The zoologists of the modern school are very desirous that the name of the original namer of the species shonld always be inserted after the specific name, to show to whom belongs the honour of having first named the species,—often a very doubtful source of congratulation or proof of scientific attainment, as for example in this genus.

Should the various varieties of colour really be proved to be good species in this genus, we shall have to adopt the names of Lesson, an author who seems only to have seen a very few specimens, and to have given a name to each of those that he saw, without giving himself the trouble to discover what were the characters that separated them from the other examples of the genus; and it is often the case, not only with species but with genera, that the man who first gives the name to either one or the other often knows less about them, and takes less trouble to study the subject, than men who have never given a new name to either genus or species. This was specially the case with Swainson, who has given the names to many genera of shells and birds even on the slightest characters, and without the least analysis.

In the former paper I divided the Cusci into two sections, according to the hairyness and prominence of the ears; I will now divide them into four sections, according to the form of the skull and the number and disposition of the anterior false grinders, and thus place at the disposal of the student two means of determining the species.

Sect. I. The nose of the skull short, broad, and rounded. The anterior conical false grinders one on each side, large, and nearly filling up the short diastema. The grinders large, in an arched series, con-

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verging behind. The forehead of the skull rather swollen over the front, and depressed between the hinder part of the orbits. Ears hidden under the fur. Fur of one colour. EUCUSCUS.

1. CUSCUS (E.) URSINUS, Gray, P. Z. S. 1858, p. 103.

Temm. Monog. t. 1. f. 1, 2, 3 (adult), t. f. 1–5 (half-grown) (skull), t. 4 (skeleton).

Blackish; tail and rump dark, like back.

Hab. Celebes (Temm.).

The three skulls, of different ages, all show only a narrow linear space between the upper edges of the masseter muscles. The forehead of the youngest specimen is not so concave as that of the two older ones.

We have an adult and half-grown female from Celebes, obtained for the Leyden Museum in 1843; and a nearly adult specimen without any distinct indication of its sex—probably a female—with the pouch sewed up, from the Zoological Society,1855.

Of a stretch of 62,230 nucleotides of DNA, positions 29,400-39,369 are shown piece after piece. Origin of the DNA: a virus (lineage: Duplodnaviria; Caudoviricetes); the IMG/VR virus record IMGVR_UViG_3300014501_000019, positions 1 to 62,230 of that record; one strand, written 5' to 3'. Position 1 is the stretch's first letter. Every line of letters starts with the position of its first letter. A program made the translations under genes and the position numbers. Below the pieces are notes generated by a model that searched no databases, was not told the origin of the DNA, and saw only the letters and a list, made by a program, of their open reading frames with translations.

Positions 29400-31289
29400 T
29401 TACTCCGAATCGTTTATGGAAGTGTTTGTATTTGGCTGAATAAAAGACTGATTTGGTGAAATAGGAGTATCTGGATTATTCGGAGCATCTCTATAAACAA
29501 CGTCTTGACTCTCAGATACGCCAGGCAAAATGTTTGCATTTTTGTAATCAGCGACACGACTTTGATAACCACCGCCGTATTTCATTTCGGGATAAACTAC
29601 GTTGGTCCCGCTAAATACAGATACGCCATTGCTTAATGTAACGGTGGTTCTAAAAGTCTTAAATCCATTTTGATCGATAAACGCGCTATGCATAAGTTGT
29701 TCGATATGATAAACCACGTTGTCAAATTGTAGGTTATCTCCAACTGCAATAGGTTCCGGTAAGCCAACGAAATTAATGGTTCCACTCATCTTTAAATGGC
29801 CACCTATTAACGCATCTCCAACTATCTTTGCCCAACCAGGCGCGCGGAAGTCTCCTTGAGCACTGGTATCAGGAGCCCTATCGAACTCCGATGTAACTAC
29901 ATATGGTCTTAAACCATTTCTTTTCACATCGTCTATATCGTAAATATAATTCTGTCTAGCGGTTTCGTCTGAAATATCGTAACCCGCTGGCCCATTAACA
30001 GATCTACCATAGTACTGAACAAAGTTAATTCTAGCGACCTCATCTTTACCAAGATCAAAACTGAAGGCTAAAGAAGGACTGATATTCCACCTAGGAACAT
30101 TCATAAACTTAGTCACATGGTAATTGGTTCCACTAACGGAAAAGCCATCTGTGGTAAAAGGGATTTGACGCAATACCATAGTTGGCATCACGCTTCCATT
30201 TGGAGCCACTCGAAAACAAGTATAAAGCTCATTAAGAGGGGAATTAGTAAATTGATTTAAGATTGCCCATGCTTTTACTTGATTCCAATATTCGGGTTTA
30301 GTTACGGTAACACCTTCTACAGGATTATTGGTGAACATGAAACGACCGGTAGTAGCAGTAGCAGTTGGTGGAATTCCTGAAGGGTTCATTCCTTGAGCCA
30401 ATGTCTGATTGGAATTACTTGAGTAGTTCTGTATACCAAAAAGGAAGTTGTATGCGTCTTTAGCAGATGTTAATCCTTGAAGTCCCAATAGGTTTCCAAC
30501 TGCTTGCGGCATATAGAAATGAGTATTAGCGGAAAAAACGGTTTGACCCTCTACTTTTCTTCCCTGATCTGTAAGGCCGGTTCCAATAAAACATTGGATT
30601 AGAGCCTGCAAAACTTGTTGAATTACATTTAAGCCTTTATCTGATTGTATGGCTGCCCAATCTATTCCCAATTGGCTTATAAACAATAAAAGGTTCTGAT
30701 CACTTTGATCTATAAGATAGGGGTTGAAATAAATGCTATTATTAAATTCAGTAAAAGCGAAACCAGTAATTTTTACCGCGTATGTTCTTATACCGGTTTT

If this should be the case, we have only female specimens of this genus; but I believe they have a male at Leyden.

2. CUSCUS(E.) BREVICAUDATUS, Gray, P.Z.S.1858, p.102.
Pale brown; the tail and rump of the same colour as the back.

Hab. Cape York (Mr. Macgillivray).

The skull, which is that of a very young animal, is more like that of C.ursinus than that of any other species in our Collection.

The canines are close to the cutting-teeth, and with a very small space between it and the first grinder. The skull is rather convex, and swollen in front over the orbits.

We have only the young specimen and its skull, rather convex, and swollen in front over the orbits.

We have only the young specimen and its skull, on which Mr. Gould established the species. It seems very distinct from C. ursinus.

Sect. II. The nose of the skull rather produced, rounded. The anterior conical false grinders one on each side above, moderate-sized, near the middle of the broad diastema. The grinders in a slightly arched series. The forehead very convex, and rounded over the middle of the orbit, and flat behind. The ears hairy outside, hidden in the fur. The fur more or less variegated. Tail pale or yellowish. Dorsal streak none. SPILOCUSCUS.

The skulls which we have of the animals of this section show that there are probably two distinct species. One species has grinders of a rather larger size than those of C. ursinus, but differing from them in being in only a slightly curved line, the three first grinders forming a series of from 10 to 10½ lines, or twelfths of an inch. In this respect the skull agrees with those figured by Temminck (Mon. Mam. t. 3. f. 1–6) as of Phalangista maculata. But one skin agrees with the description of the skin of P. chrysorrhos of that author, and its teeth with the figure of the teeth of P. maculata. Yet it is to be recollected that this author only had a very small number of specimens to examine, and he does not mention in his